Yet this was not an extirpation of the heresy; and the Roman Church held that she had a divine right to extirpate heresy; and yet she also adopted the maxim, Ecclesia abhorret a sanguine—the church abhors blood. The holy church then could not take the life of the heretic; and, therefore, she contrived to shift off this odious office upon the secular authority, by imposing an oath upon the princes of Europe, generally, to sustain the Catholic faith, and to extirpate heresy out of the land. It was thus that it fell to the lot of the kings of Europe, and their subordinates, to become the executioners of the Church of Rome. And when the Reformation was established over a part of Europe, national churches took the place of the Roman Church, and laws were passed to enforce uniformity; and thus, even in Protestant countries, the ungrateful task of punishing non-conformity and heresy fell on the civil magistrate.
It was by such craft that the power to punish for matters of conscience came to be established, both in Roman Catholic and Protestant countries, and that in both, the odious office of inflicting the punishment fell on the secular authorities:
But though the subjects of the Roman Church may have tacitly conceded to the Pope his claim to infallibility, and have submitted to an authority in the civil magistrate thus usurped over conscience and reason, yet it is not hence to be inferred that the inborn consciousness of soul-liberty--of the title of reason to be free-became, thereupon, utterly extinguished and lost. Indeed, long before the Reformationlong before the time of Luther—there were great numbers in Europe who had themselves acquired some knowledge of the Scriptures, and had, consequently, adopted opinions quite inconsistent with the duetrines and traditions of the Church of Rome; and they ap;cared to be opinions in which they had abundantly more confidence than in the infallibility of the Pope. Now when these people came to be condemned as heretics, and consigned to the secular authorities, to undergo the sentence and punishment of death, can any one suppose that the appearance of the civil magistrate deceived them into the belief that they had indeed committed a crime? Can any one doubt that they questioned his right—as they had questioned the infallibility of the Pope to come in with the sentence of death between their consciences and their God, for a matter of faith in which their eternal hopes were grounded? Indeed, their deaths were the strongest possible protest against the legitimacy of the power ; since no one can be supposed to adhere to an opinion as right, for which the magistrate may rightfully put him to death. The actual denial of the right of the civil power to interfere in matters of conscience, must, therefore, be coeval with the assumption of the authority.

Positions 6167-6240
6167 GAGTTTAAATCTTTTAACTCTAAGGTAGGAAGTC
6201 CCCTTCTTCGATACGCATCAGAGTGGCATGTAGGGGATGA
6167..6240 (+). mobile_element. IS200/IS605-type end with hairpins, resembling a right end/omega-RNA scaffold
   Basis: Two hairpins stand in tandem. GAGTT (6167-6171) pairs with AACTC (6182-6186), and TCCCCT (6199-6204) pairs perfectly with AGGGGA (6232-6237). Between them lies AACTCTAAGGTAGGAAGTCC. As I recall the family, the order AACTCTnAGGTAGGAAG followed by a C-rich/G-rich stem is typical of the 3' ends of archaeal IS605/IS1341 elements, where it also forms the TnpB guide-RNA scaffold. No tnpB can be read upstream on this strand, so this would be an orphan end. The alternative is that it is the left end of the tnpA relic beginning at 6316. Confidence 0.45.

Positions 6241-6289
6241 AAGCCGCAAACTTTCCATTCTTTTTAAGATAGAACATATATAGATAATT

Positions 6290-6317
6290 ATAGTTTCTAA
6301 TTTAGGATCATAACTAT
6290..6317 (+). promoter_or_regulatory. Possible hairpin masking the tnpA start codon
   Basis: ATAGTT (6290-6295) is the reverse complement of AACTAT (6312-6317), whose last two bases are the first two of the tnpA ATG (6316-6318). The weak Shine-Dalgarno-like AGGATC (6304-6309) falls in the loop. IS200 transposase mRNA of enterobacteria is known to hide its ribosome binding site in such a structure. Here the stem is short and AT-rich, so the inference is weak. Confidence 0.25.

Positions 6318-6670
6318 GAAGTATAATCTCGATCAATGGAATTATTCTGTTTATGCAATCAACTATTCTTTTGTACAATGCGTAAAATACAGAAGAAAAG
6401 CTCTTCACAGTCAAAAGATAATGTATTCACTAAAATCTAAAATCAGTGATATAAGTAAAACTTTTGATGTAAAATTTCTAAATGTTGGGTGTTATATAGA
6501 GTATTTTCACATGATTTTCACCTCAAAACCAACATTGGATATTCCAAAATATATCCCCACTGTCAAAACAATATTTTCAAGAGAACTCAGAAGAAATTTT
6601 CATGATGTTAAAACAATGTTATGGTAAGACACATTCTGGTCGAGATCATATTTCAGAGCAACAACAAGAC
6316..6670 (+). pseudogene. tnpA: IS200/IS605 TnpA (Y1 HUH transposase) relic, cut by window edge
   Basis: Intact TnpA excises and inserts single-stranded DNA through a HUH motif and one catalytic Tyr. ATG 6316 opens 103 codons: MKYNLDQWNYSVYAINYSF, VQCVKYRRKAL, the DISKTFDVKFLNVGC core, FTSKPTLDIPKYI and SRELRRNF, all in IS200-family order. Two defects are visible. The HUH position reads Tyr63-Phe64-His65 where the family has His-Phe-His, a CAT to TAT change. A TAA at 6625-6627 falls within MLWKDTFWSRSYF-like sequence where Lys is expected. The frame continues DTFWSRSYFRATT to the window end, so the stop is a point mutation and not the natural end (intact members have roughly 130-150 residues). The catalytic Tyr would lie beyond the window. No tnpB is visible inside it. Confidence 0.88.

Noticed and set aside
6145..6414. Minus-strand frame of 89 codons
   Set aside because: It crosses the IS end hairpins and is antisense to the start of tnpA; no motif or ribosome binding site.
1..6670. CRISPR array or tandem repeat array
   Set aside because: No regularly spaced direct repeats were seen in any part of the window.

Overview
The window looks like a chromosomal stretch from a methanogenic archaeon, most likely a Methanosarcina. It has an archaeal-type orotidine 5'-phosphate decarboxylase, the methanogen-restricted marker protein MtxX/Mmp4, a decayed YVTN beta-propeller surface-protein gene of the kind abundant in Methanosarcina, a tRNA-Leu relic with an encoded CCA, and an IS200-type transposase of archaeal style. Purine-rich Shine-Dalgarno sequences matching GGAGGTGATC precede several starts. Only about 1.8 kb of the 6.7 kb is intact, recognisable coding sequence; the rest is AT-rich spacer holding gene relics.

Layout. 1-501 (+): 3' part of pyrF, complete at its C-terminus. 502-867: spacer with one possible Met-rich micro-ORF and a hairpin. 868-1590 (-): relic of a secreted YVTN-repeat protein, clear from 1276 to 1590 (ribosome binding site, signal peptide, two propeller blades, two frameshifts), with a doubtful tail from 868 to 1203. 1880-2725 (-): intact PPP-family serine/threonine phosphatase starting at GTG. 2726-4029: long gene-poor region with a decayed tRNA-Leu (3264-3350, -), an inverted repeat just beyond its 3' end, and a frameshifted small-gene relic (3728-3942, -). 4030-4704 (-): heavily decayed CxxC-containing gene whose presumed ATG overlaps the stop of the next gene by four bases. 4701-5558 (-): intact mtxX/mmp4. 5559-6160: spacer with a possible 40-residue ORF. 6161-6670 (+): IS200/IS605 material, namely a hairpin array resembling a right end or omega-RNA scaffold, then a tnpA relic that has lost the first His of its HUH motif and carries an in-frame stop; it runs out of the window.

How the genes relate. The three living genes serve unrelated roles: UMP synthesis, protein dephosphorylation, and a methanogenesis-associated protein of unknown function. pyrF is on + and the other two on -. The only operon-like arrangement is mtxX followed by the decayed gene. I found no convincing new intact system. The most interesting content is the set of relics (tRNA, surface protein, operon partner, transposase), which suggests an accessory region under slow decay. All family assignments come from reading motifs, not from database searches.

But men sometimes act on a truth which they feel, though they do not clearly express it in words; and how was this denial of the claims of the secular authority put forth in language, and taught as a doctrine? History is not silent on this point. By a mere glance at its pages, we may follow the progressive development of the inborn idea of the rights of conscience and reason in the express denial of the legitimacy of the authority usurped over both, from the earliest dawn to the broad day of the Reformation. Time will not permit me to dwell on this point. I am now hastening to the political manifestations of this idea, and I can do little more than say, that its protestations, against the exercise of secular power in the concerns of conscience, may be traced down to their results in the Reformation, more or less distinctly, in the doctrines of the Waldenses and Albigenses.